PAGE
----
Daragh and Cormac from Lankum picked a few of their favourite songs for a Spotify Takeover. Enjoy the tunes...
Rubber Band – Mike & Lal Waterson
'Rubbber Band’ by Mike and Lal Waterson was one of the best things I’d heard in a very long time, as is the entire album. Geoff Travis of Rough Trade Records gave it to us as a present in Glasgow on one of our UK tours and it became a staple in the van. This song in particular is a lot of fun for everyone in the van to join in with and belt out harmonies. Radie has actually started singing ‘Red Wine and Promises’ from the album at her solo gigs too.
I’m Not Awake Yet – Rory Gallagher
‘I’m Not Awake Yet’ is one of Rory’s greatest songs as far as I’m concerned. It’s a mad mix of pure excitement and a strange sadness. The first time I ever heard it I was actually waking up under a table at a house party in Belfast, and I instantly fell in love.
Witches Hat – The Incredible String Band
‘Witches Hat’ is another huge favourite of mine. Pure drug-induced whimsy, but still retaining a very poetic coherency.
High Germany – Martin Carthy
Martin Carthy is a total legend and doesn’t need much of an introduction. We’ve actually gotten to meet him a few times over the last couple of years and he’s a great example of being good to meet your heroes. Total sound geezer.
All the Madmen – David Bowie
I’ve been a huge fan of Bowie ever since we found a ‘Best Of Bowie’ vinyl in a second hand shop while living in a squat in Barcelona years ago. We stayed up all night once and listened to it eight times in a row and then dressed up in a load of glam gear and went around town causing mayhem while people were on the way to work. There was no drink or drugs involved or anything, just pure Bowie! It ended with one of the lads getting attacked on the subway by security guards with dogs and an angry hotel manager calling the police. Good times!
The Big Ship – Brian Eno
Bowie is a nice segway into Eno here, since they worked a lot together. This is one of the most beautiful pieces of music I have ever heard. I think I want it played at my funeral. It’s like some sort of DMT experience mixed with candy floss.
Hallogallo – Neu!, Neu!
Another nice lead from Eno into some quality Krautrock here with Hallogallo. We’re all mad into this track. It’s really good for motorway driving and is a big influence on us and our love of repetitive music that shifts very subtly and occasionally.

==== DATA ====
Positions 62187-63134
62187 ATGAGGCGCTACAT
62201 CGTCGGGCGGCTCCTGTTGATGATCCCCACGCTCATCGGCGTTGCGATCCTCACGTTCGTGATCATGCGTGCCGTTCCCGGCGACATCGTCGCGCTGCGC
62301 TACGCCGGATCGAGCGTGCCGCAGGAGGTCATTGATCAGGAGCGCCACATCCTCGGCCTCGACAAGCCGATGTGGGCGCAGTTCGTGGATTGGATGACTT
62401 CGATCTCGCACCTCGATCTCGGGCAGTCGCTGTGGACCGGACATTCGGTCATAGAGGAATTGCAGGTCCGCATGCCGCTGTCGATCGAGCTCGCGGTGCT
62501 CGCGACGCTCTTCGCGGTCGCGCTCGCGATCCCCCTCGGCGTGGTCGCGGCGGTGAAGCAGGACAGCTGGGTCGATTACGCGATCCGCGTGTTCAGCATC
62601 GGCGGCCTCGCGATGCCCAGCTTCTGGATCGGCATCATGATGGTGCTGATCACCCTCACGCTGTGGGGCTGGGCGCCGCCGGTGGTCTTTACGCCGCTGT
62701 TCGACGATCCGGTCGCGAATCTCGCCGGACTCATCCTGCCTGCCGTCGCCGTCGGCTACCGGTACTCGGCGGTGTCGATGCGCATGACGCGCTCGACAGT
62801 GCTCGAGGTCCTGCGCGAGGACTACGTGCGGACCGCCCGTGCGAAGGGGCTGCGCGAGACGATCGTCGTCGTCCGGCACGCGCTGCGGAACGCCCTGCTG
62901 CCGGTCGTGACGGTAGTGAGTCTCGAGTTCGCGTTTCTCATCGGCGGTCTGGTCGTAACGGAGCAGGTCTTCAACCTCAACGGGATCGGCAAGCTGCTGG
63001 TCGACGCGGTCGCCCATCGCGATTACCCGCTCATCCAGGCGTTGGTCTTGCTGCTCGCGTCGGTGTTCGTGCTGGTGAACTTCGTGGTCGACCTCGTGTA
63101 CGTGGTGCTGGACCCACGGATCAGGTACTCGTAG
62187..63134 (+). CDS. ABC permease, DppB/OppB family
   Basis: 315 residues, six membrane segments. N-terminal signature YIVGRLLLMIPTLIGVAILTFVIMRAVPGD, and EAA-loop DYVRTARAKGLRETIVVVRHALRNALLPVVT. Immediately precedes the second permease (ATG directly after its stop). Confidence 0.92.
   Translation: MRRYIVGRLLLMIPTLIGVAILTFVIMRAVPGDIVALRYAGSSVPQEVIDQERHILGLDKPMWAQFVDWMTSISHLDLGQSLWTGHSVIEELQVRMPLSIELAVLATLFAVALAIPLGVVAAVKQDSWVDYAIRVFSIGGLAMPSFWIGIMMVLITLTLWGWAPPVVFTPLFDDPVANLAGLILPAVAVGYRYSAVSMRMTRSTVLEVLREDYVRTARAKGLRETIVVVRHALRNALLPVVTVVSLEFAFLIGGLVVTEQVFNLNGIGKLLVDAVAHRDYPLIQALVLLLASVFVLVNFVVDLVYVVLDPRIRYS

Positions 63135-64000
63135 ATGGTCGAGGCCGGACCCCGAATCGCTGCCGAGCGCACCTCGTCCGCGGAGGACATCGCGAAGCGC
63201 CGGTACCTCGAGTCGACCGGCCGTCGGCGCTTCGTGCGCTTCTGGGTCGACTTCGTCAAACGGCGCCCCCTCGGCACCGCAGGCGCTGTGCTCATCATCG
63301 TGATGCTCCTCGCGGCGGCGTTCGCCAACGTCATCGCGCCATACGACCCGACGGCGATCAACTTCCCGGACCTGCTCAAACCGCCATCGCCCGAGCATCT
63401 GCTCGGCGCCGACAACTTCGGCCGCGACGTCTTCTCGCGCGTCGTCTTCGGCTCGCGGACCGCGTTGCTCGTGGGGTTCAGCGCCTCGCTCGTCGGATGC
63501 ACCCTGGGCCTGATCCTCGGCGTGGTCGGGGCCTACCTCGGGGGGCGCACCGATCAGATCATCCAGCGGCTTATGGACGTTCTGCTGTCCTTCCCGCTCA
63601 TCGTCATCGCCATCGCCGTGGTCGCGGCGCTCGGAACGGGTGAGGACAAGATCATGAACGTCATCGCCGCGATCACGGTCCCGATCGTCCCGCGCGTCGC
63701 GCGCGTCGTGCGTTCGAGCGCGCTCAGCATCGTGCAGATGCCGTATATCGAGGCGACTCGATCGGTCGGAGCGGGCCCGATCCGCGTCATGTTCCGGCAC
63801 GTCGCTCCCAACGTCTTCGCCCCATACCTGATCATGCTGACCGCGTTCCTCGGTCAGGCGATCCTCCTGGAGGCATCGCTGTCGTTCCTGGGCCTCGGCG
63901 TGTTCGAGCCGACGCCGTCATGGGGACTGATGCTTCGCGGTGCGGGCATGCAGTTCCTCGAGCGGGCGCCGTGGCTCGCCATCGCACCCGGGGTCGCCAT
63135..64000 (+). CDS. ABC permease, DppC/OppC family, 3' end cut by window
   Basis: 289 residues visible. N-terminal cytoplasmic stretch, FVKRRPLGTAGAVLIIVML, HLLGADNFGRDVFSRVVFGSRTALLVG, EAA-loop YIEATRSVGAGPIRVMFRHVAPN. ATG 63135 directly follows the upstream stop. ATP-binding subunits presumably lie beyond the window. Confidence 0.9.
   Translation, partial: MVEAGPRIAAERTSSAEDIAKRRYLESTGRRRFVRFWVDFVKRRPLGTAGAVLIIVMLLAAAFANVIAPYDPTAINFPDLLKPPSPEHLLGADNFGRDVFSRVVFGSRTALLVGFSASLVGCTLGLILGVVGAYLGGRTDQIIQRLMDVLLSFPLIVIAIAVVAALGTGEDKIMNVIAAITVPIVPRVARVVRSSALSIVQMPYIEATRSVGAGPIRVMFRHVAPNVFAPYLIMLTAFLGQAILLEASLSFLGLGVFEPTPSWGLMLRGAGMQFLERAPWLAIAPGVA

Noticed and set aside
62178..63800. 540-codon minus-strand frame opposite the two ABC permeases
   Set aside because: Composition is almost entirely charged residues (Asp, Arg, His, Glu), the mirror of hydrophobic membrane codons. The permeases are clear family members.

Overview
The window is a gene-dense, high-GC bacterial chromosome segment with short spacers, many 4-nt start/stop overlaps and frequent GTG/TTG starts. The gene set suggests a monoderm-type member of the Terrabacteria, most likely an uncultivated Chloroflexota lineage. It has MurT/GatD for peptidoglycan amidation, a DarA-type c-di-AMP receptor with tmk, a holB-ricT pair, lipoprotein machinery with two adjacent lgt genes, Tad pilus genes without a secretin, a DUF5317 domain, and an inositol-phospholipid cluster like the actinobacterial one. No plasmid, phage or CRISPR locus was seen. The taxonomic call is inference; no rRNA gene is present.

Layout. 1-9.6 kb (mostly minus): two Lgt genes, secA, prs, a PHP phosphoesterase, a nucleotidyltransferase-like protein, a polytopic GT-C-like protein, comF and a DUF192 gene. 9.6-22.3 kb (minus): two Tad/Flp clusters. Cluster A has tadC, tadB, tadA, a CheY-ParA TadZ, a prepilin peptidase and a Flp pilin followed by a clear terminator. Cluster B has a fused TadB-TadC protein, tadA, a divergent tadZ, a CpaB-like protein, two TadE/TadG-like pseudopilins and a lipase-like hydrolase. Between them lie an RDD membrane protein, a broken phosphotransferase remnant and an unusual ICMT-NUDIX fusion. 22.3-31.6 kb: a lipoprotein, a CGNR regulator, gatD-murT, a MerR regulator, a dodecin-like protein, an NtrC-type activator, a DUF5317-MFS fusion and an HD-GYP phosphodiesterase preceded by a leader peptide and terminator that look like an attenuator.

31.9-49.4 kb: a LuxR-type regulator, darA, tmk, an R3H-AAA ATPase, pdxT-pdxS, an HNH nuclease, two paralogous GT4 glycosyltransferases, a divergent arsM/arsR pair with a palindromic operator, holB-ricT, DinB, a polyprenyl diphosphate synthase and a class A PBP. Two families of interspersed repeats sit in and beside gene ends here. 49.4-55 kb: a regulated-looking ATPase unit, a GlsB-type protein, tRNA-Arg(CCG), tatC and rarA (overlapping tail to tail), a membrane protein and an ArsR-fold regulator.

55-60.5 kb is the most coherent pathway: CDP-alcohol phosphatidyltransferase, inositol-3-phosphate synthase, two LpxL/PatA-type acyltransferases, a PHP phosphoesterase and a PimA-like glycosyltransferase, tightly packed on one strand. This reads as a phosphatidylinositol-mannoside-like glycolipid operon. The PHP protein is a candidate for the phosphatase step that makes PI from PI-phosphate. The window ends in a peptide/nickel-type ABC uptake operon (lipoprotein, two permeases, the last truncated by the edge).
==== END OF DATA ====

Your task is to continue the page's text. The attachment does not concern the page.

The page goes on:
Echoes - Pink Floyd
On a similar note, this epic by Pink Floyd still completely blows my mind. Mick Rock describes it as when Pink Floyd “went glacial” and I love it. The likes of this and the Incredible String Band are great examples of not being afraid to go with songs that go to ten or twenty minutes in length.
Takeover :: Lankum
Anji – Davy Graham
This folk standard by Davy Graham is gorgeous and only a very minor indication as to what a genius the man was on the guitar. Like Rory Gallagher, he seems to be one of those people who never palys the same thing twice.
Ghosts – Lau
We’ve been massive fans of Lau for years now. One of our first gigs in Dublin as a four piece was opening for them in Whelans and we were shitting ourselves. We’ve since become friends with them and can safely say that they are total sound lads. We often use this song on tour when a really annoying song gets stuck in someone’s head. We just start singing this, and it’s such a beautiful and catchy melody that the guilty
Bullhead’s Lament – Baroness
‘Bullhead’s Lament’ by Baroness is just one of the most beautifully righteous and layered melodic metal things I’ve ever heard. Beautiful.
A Day in the Life – The Beatles
‘A Day in the Life’ is one of the best songs ever written as far as I’m concerned. I’m also really interested in the stuff that was going on in this era with analogue recording and the developments being made in Abbey Road and by the likes of Pink Floyd and Brian Eno. Also, for real hair-raising stuff, check out Neil Young doing this at Glastonbury. Amazing.
Death Can Fuck Off – The Jimmy Cake
The Jimmy Cake are amazing. Three of the members are also Cormac’s older brothers, which gives an idea as to the sort of music he was exposed to growing up. It’s thirty minutes long, so get stuck in!
Headless – Jharek Bischoff
I first heard ‘Headless’ on Lyric FM a year or two ago - either on John Kelly’s show or Carl Corcoran’s, I’m not quite sure - and was instantly hooked. It’s such an amazing example of a really slow build up of tension and then an amazingly satisfying release. Apparently he recorded the album in a giant empty oil tank, so all the reverb is natural, which I love. We did some similar stuff on ‘Between the Earth and Sky’ playing the tracks at one end of a church and recording the reverb at the other end.
Opening – Scott Walker
Scott Walker is someone who's work has gotten stranger and more ambitious as his career has progressed, as illustrated in the contrast between early Scott Walker or Walker Brothers and his later work with Sunn-o))). This is a powerful track with a staccato string section driving it on from the outset. It howls, weeps, and gets menacingly playful before rising to a cacophony and culminating in a single drawn out note. All this before the film really begins. He's an example of how to keep work challenging and innovative.
Cichli – Autechre
This track is a prime example of creating a beat and a melody that's worth repeating over and over. It's an earworm you'd welcome with open arms, it's marvellously textured and layered and drifts into a spacey ethereal droney cushion called ‘Chicli Suite’, which is also worth a listen.